airbud7
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airbud7 08/17/10 - 06:23 pm
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InChristLove where in this

InChristLove where in this letter did you read (a counsellor always agrees with his/her patient when he/she are having thoughts of killing someone)? talk about twisted thinking, may be you should seek counseling! do you also have visions of things that arent there?

InChristLove
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InChristLove 08/17/10 - 06:26 pm
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Chillen, I tend to agree with

Chillen, I tend to agree with you to a point but this is not what the letter writer stated. He said "If someone in a position of power informs them they are "wrong," this statistically increases the likelihood of suicide or harm." He/she did not specify the reason why the person might be in a vulnerable, emotional state. Lumping everything into one, leaves room for debate.

InChristLove
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InChristLove 08/17/10 - 06:29 pm
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No where airbud7, I was

No where airbud7, I was making an observation from a statement that the letter writer made. If you can't follow my logic, that's your problem. Sad you have to resort to insults to make your point. Maybe I'm not the only one who needs counseling.

InChristLove
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InChristLove 08/17/10 - 06:33 pm
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Just for you airbud7. Maybe

Just for you airbud7. Maybe this will help you understand. Letter writer said "If someone in a position of power informs them they are "wrong," this statistically increases the likelihood of suicide or harm." If the counselor is not to inform the patient he/she is "wrong", then the opposite is to tell the patient he/she is "right". The error here is not explaining him/herself further. If someone was threatening to do something illegal, would the counselor be correct in telling the patient he/she was wrong? If so, would this lead to a higher probablity for suicide?

So crates
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So crates 08/17/10 - 06:51 pm
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Major Paul, there really are

Major Paul, there really are ethical standards to counseling. You may reference them by following this link:

http://www.counseling.org/Resources/CodeOfEthics/TP/Home/CT2.aspx

I hear what you're saying, but you are simply mistaken when it comes to what a licensed professional counselor can say to clients. In fact, it is your entire approach which makes it clear that you do not understand: the counselor does not tell the client anything at all. The client tells the counselor. Haven't you ever seen those comedies where the therapist just keeps asking the client "What do YOU think?" every time the client asks a question? There is a reason that this is funny: because counselors do not decide for clients what is right or wrong, they ask the client to tell them. People initiate counseling seeking somebody to tell them what to do, but they discover they have to tell themselves what they are going to do.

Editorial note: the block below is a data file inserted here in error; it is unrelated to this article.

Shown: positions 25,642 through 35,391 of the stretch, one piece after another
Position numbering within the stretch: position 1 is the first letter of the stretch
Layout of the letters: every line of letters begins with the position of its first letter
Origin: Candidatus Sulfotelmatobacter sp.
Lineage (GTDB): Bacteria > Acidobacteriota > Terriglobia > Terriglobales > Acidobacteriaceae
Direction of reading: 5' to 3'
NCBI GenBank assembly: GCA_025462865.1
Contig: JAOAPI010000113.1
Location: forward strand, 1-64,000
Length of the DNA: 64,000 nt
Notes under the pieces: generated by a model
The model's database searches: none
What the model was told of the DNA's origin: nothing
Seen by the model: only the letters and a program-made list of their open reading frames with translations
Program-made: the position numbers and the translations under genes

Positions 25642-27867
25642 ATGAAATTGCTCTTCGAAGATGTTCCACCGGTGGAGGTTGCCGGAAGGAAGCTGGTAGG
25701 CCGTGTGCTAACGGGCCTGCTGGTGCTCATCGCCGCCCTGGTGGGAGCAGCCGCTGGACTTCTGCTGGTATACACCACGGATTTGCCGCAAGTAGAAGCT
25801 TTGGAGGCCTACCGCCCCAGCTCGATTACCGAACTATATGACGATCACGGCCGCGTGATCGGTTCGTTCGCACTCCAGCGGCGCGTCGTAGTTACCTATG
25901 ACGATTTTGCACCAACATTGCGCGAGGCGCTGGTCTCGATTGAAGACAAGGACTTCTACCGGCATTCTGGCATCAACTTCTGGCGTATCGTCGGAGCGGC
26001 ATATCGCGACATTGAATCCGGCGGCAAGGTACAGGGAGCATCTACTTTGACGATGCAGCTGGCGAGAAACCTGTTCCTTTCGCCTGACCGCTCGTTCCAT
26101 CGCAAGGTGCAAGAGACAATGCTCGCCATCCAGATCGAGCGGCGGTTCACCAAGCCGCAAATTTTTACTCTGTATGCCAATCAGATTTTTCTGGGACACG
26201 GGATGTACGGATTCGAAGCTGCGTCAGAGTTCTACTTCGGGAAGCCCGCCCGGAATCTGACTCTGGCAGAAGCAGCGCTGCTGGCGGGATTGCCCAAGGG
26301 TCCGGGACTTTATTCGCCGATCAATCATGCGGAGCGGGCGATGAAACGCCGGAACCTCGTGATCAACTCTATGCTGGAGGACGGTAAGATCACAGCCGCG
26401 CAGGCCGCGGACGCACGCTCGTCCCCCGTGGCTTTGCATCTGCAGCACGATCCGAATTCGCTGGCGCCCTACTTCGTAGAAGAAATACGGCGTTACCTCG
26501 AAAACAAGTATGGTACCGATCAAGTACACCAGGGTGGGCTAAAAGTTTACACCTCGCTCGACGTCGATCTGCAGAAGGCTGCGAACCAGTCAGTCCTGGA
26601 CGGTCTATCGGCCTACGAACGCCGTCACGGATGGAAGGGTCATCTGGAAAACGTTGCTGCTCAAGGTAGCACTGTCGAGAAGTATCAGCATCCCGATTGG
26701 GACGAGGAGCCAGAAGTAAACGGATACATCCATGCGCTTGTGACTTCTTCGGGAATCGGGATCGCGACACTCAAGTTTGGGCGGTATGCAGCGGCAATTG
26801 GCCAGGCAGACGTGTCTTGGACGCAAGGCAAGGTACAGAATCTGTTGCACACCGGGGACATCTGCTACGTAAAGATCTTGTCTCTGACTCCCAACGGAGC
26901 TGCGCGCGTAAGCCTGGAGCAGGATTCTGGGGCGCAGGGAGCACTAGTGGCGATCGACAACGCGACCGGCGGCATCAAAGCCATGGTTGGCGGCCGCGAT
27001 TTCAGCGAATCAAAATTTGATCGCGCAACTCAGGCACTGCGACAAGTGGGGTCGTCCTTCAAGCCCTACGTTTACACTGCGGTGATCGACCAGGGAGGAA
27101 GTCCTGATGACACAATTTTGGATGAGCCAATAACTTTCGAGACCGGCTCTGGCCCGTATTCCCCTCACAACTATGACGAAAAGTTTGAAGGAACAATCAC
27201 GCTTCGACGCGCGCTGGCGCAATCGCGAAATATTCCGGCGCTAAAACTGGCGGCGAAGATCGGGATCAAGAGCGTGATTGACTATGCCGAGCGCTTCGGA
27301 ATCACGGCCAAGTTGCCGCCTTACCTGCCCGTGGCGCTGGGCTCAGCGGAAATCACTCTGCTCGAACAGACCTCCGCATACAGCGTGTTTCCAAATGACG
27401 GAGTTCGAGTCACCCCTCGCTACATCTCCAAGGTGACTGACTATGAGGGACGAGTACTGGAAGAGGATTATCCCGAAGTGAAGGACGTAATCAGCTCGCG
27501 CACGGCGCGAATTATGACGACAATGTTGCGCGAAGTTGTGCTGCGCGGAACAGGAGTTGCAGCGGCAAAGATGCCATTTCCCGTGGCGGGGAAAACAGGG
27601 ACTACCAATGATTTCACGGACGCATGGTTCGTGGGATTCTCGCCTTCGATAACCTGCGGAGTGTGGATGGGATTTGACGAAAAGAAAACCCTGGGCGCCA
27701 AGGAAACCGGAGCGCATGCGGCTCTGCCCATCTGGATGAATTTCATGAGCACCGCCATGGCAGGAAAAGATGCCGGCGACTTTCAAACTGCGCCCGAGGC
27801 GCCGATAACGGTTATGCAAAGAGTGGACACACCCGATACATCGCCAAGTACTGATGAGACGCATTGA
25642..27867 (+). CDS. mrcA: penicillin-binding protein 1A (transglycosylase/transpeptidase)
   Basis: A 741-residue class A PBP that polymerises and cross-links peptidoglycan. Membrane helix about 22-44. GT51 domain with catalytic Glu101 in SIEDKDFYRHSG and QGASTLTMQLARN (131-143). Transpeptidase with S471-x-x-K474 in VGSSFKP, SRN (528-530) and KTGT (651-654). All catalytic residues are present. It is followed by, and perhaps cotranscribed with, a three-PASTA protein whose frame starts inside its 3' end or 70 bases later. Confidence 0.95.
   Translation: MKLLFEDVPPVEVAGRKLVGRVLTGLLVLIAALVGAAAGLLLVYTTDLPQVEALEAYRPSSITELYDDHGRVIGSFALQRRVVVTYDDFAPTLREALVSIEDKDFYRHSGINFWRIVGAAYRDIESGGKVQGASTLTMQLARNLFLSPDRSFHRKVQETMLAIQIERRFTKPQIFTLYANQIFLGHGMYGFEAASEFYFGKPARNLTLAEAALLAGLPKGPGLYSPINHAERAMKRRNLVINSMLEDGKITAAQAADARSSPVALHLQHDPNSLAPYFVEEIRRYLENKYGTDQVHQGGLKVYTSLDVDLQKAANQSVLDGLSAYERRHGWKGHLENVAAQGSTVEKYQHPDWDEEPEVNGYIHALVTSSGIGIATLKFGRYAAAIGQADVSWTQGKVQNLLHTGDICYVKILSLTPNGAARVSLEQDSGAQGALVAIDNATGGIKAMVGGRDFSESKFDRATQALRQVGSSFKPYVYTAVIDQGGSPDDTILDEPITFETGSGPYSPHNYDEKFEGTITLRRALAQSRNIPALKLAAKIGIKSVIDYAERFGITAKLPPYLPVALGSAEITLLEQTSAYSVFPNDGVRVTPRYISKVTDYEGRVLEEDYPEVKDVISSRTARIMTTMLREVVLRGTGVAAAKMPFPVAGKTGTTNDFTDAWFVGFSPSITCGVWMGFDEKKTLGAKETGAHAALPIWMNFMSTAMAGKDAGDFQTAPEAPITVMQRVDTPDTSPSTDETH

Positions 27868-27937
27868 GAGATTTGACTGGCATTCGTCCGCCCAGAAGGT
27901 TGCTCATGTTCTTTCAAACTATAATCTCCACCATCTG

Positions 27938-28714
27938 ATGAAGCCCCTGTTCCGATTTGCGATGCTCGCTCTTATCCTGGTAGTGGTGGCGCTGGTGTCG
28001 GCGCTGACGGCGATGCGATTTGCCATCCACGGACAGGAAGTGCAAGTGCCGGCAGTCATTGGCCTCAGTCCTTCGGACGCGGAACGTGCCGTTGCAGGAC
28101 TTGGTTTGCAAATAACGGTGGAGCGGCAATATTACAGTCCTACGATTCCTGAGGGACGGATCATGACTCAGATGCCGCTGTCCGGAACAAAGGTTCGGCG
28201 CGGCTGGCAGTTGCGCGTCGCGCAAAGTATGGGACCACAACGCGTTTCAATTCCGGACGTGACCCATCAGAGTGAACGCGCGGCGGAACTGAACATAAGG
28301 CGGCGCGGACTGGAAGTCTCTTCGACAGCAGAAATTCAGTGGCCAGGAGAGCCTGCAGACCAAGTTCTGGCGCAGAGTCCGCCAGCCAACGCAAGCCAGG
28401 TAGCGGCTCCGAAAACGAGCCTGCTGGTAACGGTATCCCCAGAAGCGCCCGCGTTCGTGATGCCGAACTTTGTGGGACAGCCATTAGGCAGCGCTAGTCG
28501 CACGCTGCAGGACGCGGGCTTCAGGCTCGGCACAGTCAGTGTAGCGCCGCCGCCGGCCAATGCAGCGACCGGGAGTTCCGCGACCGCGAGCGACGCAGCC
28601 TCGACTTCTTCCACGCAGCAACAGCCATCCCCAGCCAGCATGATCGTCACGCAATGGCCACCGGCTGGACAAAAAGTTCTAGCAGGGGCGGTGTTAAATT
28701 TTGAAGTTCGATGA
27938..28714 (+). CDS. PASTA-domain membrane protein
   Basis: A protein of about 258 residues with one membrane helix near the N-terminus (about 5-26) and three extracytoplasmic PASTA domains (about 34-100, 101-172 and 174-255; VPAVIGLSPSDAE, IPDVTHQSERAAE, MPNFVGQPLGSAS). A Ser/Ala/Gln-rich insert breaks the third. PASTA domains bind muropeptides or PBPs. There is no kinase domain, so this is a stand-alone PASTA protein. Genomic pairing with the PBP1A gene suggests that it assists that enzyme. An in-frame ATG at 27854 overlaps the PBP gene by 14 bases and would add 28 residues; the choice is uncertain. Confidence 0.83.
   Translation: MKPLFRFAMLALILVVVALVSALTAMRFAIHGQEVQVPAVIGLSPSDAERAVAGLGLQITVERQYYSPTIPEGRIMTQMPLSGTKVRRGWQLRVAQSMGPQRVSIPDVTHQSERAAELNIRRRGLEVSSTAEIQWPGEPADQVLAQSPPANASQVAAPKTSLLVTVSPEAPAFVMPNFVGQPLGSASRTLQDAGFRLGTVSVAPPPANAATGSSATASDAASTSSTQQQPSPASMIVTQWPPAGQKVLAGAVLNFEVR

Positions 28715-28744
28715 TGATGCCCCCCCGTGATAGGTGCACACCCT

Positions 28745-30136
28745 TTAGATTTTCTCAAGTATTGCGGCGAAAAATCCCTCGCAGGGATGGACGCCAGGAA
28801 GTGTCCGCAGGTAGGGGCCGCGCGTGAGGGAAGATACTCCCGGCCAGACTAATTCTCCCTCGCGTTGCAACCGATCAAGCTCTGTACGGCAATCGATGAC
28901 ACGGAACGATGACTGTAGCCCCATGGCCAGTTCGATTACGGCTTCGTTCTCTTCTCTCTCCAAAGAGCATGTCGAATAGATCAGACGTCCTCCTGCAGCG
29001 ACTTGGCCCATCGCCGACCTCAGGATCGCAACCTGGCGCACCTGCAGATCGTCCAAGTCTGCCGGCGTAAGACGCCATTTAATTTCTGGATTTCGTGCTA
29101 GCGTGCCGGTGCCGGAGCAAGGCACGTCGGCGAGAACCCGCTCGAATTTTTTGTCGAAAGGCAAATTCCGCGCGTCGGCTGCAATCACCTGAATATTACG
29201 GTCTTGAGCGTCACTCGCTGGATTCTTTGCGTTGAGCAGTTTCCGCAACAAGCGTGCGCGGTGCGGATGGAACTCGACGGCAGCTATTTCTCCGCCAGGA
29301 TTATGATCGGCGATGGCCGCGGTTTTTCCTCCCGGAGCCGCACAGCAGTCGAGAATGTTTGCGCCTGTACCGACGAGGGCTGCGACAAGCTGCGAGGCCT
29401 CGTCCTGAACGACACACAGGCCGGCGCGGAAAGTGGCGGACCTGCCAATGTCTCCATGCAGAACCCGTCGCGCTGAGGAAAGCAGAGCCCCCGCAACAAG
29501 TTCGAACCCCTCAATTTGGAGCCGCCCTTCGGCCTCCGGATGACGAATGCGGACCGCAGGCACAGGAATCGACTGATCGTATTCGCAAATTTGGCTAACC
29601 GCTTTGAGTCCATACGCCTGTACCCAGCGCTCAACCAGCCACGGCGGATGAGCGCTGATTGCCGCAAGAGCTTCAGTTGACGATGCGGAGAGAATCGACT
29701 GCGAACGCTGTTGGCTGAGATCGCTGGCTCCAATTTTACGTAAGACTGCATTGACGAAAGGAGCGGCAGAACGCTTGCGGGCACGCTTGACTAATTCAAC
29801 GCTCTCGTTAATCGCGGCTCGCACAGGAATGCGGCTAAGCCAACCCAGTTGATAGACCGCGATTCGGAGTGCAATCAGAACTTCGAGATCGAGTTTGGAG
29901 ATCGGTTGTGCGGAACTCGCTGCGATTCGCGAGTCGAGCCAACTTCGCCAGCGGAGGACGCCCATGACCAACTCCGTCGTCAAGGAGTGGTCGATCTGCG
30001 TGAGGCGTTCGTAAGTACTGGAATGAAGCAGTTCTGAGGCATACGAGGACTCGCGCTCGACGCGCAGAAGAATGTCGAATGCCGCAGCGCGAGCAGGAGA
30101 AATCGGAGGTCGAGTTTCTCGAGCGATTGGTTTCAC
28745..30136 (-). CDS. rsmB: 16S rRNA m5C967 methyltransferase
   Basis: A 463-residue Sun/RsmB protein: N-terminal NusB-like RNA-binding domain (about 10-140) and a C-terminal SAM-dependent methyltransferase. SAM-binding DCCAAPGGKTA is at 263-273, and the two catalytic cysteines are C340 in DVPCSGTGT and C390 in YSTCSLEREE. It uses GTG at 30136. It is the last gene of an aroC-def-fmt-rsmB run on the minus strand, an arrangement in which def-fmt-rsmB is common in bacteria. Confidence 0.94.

Pu239
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Pu239 08/17/10 - 07:36 pm
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R. Lee Ermey should chair
Unpublished

R. Lee Ermey should chair this depatment at ASU....

Willow Bailey
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Willow Bailey 08/17/10 - 08:10 pm
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Sorry, the what do you think

Sorry, the what do you think style of counseling has been out for a very long time. Believe it or not, counselors today do talk and give their personal input. Not all, but many of them represent themselves as having Christian family values, have graduated from secular schools, and collect insurance fees for their advice.

As far as protecting yourself or your children from their input, it is a risk we all take when we ask any human for their counsel. It does help to interview them and compare what they are advocating against one's own personal belief system. However, even better, would be to make one's reference point the Word of God.

A counselor who would charge money and sit there like a carton fool would not be any sensible person's choice for long.

Willow Bailey
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Willow Bailey 08/18/10 - 07:35 am
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so crates, have you noticed,

so crates, have you noticed, you go ballistic when disagreed with?; go to bed, dear, you need your rest for school tomorrow.

dougk
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dougk 08/17/10 - 10:15 pm
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....biting my tongue....
Unpublished

....biting my tongue....

chasboy
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chasboy 08/18/10 - 04:53 am
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Excellent letter.

Excellent letter.

Willow Bailey
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Willow Bailey 08/18/10 - 10:21 am
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Thank you dougk.

Thank you dougk.

Aura68
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Aura68 08/18/10 - 10:11 am
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Excellent letter.... Having

Excellent letter.... Having said that, I leave town for a much needed vacation and I return almost two weeks later and this is still a hot issue. Will Ms. Keeton and her 5 minutes of fame never end... When will the judge give his ruling??